Bills Digest no. 65 2012–13
PDF version [786 KB]
WARNING: This Digest was prepared for debate. It reflects the legislation as introduced and does not canvass subsequent amendments. This Digest does not have any official legal status. Other sources should be consulted to determine the subsequent official status of the Bill.
5 February 2013
Purpose of the Bill
Policy position of non-government parties/independents
Position of major interest groups
Statement of Compatibility with Human Rights
Key issues and provisions—Schedule 1
Key issues and provisions—Schedule 2
Key issues and provisions—Schedule 3
Date introduced: 29 November 2012
House: House of Representatives
Commencement: Sections 1–3 and Schedule 1 on Royal Assent; Schedules 2 and 3 on
1 July 2013
Links: The links to the Bill, its Explanatory Memorandum and second reading speech can be found on the Bill's home page, or through http://www.aph.gov.au/Parliamentary_Business/Bills_Legislation. When Bills have been passed and have received Royal Assent, they become Acts, which can be found at the ComLaw website at http://www.comlaw.gov.au/.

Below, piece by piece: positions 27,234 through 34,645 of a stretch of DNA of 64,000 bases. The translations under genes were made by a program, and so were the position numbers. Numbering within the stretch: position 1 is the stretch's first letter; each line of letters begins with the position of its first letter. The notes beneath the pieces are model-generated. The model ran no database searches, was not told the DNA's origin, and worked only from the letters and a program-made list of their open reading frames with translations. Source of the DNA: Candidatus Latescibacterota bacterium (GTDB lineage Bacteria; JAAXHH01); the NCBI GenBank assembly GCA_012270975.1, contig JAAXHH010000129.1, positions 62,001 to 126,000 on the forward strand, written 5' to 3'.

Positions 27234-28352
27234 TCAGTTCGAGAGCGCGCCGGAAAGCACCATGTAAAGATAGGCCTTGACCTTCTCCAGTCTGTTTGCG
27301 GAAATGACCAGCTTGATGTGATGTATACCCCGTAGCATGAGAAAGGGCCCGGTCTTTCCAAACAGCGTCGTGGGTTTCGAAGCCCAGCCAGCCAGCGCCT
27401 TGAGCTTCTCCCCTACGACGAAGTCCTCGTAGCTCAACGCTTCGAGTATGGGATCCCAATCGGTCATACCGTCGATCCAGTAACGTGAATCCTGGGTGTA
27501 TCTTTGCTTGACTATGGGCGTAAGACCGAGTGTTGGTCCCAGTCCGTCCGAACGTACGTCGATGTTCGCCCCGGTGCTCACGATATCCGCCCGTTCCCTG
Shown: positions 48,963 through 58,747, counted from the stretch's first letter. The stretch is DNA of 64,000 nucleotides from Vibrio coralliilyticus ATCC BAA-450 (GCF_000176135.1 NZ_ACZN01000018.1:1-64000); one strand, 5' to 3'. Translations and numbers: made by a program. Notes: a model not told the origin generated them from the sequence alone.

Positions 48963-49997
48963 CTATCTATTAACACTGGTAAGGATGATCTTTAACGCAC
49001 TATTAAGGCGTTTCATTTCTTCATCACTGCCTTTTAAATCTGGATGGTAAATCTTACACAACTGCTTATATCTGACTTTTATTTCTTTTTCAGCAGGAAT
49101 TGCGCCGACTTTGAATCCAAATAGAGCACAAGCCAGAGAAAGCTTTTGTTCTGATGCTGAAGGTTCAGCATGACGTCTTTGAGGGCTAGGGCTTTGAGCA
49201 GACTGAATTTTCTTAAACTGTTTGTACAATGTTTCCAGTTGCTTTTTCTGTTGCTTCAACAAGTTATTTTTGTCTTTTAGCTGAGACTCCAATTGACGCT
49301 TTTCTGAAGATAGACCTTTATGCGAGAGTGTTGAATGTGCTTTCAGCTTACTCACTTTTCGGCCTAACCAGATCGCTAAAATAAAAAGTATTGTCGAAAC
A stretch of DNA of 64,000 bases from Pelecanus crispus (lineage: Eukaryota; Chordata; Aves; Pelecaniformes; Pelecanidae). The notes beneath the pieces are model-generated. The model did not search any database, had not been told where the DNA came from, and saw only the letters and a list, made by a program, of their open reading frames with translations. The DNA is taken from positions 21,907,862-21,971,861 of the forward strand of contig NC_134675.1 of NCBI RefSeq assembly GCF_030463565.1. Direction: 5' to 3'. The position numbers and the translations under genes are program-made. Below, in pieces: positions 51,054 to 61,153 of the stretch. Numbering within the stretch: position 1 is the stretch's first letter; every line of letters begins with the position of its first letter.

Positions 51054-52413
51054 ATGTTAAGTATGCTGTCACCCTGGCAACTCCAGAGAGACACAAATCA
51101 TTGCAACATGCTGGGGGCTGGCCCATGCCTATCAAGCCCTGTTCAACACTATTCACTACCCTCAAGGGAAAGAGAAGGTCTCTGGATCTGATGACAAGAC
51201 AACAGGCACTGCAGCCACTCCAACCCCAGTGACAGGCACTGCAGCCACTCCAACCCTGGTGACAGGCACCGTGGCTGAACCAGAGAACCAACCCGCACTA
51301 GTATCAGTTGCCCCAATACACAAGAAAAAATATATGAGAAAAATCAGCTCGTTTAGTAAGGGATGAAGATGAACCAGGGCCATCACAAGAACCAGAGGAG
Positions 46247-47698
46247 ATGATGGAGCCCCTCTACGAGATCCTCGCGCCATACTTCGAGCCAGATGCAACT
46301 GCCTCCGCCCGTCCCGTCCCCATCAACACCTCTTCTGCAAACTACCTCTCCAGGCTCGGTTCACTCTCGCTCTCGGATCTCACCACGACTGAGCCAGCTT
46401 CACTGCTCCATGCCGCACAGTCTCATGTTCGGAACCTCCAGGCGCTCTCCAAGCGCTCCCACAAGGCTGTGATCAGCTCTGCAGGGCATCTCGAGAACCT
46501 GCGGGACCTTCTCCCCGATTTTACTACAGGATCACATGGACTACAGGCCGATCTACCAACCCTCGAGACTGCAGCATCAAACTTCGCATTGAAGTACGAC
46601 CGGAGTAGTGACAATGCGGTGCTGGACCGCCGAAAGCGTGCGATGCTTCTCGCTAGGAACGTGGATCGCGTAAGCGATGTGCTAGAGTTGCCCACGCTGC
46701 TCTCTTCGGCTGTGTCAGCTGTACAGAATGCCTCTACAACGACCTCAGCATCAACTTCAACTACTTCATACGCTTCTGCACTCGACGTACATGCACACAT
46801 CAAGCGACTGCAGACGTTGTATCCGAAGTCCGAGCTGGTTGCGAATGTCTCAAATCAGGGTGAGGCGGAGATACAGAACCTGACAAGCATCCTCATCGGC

The purpose of the Superannuation Legislation Amendment (Reducing Illegal Early Release and Other Measures) Bill 2012 (the Bill) is to amend the Superannuation Industry (Supervision) Act 1993 (SIS Act), the Taxation Administration Act 1953 (TAA 1953) and the Anti-Money Laundering and Counter-Terrorism Financing Act 2006 (AML/CTF Act) to implement a range of measures relating to the regulation of self-managed superannuation funds (SMSFs) including:
- introducing penalties for a person who promotes schemes that can result in people receiving superannuation prior to being eligible to it (so-called ‘early release schemes’)